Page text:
rsync 1tb+ each day

jw schultz jw at
Wed Feb 5 12:34:03 EST 2003

On Tue, Feb 04, 2003 at 11:29:48AM -0800, Kenny Gorman wrote:
> I am rsyncing 1tb of data each day.  I am finding in my testing that 
> actually removing the target files each day then rsyncing is faster than 
> doing a compare of the source->target files then rsyncing over the delta 
> blocks.  This is because we have a fast link between the two boxes, and 
> that are disk is fairly slow. I am finding that the creation of the temp 
> file (the 'dot file') is actually the slowest part of the operation. 
> This has to be done for each file because the timestamp and at least a 
> couple blocks are guaranteed to have changed (oracle files).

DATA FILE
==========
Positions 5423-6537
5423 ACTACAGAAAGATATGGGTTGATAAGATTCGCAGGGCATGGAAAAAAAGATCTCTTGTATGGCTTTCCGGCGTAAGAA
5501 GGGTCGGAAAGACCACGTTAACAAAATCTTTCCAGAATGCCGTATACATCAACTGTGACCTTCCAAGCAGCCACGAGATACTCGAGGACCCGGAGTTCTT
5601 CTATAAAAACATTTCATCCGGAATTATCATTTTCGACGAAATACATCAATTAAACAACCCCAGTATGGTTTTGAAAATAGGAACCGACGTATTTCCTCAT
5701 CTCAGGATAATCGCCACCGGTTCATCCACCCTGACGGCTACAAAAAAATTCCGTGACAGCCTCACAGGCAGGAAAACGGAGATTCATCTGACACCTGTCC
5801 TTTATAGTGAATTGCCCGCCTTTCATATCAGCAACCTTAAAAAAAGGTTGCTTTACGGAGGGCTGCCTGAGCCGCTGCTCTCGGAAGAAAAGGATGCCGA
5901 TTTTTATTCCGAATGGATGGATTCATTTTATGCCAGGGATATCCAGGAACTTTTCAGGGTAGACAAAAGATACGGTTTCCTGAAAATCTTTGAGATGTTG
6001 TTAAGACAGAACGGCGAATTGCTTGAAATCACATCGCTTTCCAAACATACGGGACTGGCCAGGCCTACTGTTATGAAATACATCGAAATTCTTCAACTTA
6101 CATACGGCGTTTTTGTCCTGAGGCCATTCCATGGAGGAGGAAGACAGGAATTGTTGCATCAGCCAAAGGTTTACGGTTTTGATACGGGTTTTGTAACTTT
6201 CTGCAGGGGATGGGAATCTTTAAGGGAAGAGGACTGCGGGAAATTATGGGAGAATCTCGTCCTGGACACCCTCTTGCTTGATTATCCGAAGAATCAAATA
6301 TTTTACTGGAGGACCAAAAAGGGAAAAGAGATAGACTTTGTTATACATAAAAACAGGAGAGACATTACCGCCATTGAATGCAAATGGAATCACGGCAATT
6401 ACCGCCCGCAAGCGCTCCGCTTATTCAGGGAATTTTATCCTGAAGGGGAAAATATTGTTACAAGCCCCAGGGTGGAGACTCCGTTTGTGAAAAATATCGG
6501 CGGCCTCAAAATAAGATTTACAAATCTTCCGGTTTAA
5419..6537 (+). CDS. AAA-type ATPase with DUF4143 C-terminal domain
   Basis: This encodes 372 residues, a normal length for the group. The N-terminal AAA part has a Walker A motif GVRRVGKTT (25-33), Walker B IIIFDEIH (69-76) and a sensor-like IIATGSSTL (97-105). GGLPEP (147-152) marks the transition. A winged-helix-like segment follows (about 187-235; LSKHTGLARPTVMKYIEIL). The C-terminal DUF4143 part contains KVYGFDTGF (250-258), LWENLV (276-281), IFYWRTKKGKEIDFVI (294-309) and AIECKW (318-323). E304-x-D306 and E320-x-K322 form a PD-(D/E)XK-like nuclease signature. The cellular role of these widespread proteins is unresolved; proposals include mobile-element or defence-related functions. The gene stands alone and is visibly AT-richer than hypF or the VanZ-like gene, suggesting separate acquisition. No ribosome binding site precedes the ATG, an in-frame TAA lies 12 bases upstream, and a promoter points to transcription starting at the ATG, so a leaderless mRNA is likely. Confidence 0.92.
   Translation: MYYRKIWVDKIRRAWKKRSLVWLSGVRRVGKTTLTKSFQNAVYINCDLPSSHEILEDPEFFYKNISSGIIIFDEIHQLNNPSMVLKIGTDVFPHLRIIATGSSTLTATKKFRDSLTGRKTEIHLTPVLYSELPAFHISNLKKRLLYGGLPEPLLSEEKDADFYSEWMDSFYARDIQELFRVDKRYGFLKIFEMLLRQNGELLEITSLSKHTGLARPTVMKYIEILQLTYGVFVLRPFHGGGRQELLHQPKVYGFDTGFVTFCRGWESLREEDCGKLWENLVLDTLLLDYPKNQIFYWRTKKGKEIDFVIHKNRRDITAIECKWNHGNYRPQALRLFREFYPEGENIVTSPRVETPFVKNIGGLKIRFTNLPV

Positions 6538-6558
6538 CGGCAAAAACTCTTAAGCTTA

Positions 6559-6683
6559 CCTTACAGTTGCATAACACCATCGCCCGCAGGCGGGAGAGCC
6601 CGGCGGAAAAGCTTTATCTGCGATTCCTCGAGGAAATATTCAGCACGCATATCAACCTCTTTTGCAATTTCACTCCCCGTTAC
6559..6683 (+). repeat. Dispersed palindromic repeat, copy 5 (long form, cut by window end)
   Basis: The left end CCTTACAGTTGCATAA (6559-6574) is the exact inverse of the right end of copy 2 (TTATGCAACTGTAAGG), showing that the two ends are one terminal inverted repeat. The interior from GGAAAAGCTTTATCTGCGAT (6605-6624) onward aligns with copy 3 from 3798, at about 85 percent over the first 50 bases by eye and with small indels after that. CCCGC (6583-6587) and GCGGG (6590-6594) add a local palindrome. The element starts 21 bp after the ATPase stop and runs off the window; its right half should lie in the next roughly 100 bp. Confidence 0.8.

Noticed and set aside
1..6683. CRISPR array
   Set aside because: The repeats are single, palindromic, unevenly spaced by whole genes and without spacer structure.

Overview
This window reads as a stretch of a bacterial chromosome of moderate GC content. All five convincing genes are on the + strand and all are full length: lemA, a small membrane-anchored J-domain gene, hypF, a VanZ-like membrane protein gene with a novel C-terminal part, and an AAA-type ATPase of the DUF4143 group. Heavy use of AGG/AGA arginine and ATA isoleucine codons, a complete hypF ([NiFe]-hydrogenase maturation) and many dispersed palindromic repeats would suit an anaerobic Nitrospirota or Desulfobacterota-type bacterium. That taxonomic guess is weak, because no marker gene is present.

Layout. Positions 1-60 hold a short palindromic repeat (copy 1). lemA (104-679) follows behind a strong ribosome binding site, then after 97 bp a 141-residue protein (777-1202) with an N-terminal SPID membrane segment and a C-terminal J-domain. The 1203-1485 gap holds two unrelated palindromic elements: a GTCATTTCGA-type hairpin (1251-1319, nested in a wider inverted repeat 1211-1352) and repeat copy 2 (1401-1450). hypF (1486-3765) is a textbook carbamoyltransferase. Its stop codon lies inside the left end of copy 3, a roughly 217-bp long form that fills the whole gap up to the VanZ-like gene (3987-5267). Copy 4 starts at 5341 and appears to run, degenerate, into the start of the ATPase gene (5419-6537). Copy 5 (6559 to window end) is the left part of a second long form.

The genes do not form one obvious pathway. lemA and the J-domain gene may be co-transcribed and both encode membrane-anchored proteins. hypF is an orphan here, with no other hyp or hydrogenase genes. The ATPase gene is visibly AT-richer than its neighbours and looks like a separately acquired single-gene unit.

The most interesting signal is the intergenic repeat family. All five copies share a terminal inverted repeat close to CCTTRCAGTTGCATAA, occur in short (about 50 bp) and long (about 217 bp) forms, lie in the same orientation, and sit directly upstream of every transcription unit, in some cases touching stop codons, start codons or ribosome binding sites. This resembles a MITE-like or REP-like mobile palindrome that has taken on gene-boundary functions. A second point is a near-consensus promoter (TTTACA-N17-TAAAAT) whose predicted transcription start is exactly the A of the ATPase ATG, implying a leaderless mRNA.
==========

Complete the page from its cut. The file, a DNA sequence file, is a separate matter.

As others have mentioned -W (--whole-file) will help here.

The reason the temp-file is so slow is that it is reading
blocks from the disk and writing them to other blocks on the
same disk.  This means every block that is unchanged must be
transfered twice over the interface where changed blocks are
only transfered once.  If the files are very large this is
guaranteed to cause a seek storm.

Further, all of this happens after the entire file has been
read once to generate the block checksums.  Unless your
tree is smallish reads from the checksum pass will have been
flushed from cache by the time you do the final transfer.
--whole-file elminiates most of the disk activity.  You no
longer do the block checksum pass and replace the local copying
(read+write) with a simple write from the network.

Most likely your network is faster than the disks.  For
files that change but change very little your disk subsystem
would have to be more than triple the speed of your network
for the rsync algorythm (as oposed to the utility) to be of
benefit.  If the files change a lot then you merely need
double the speed.

	J.W. Schultz            Pegasystems Technologies
	email address:		jw at

		Remember Cernan and Schmitt

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